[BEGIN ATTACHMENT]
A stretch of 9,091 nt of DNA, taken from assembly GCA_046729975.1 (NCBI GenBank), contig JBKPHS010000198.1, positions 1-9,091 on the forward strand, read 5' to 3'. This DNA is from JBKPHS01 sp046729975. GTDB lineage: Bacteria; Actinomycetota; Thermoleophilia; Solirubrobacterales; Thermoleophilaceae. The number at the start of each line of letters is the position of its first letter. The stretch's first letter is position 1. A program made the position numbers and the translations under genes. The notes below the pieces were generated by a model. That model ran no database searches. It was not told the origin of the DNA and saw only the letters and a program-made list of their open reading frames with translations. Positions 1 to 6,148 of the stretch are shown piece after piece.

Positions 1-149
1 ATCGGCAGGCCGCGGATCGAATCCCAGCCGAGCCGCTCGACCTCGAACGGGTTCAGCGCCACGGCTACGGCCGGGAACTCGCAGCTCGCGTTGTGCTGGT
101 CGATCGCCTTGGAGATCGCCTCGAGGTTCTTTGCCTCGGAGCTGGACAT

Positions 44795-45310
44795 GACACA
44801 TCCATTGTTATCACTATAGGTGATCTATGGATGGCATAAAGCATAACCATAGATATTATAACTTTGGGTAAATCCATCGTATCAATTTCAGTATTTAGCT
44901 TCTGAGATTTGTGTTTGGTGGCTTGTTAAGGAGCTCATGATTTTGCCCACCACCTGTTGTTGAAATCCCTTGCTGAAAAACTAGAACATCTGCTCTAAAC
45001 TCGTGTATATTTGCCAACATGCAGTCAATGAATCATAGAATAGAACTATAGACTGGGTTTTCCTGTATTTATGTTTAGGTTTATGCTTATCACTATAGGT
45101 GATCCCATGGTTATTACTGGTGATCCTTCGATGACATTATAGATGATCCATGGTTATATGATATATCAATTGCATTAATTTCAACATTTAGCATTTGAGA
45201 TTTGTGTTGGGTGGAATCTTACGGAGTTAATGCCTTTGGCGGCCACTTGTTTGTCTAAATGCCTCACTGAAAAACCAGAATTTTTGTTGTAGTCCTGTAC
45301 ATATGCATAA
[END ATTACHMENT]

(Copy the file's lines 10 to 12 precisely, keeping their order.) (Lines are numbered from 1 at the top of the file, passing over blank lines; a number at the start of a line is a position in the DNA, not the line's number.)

45101 GATCCCATGGTTATTACTGGTGATCCTTCGATGACATTATAGATGATCCATGGTTATATGATATATCAATTGCATTAATTTCAACATTTAGCATTTGAGA
45201 TTTGTGTTGGGTGGAATCTTACGGAGTTAATGCCTTTGGCGGCCACTTGTTTGTCTAAATGCCTCACTGAAAAACCAGAATTTTTGTTGTAGTCCTGTAC
45301 ATATGCATAA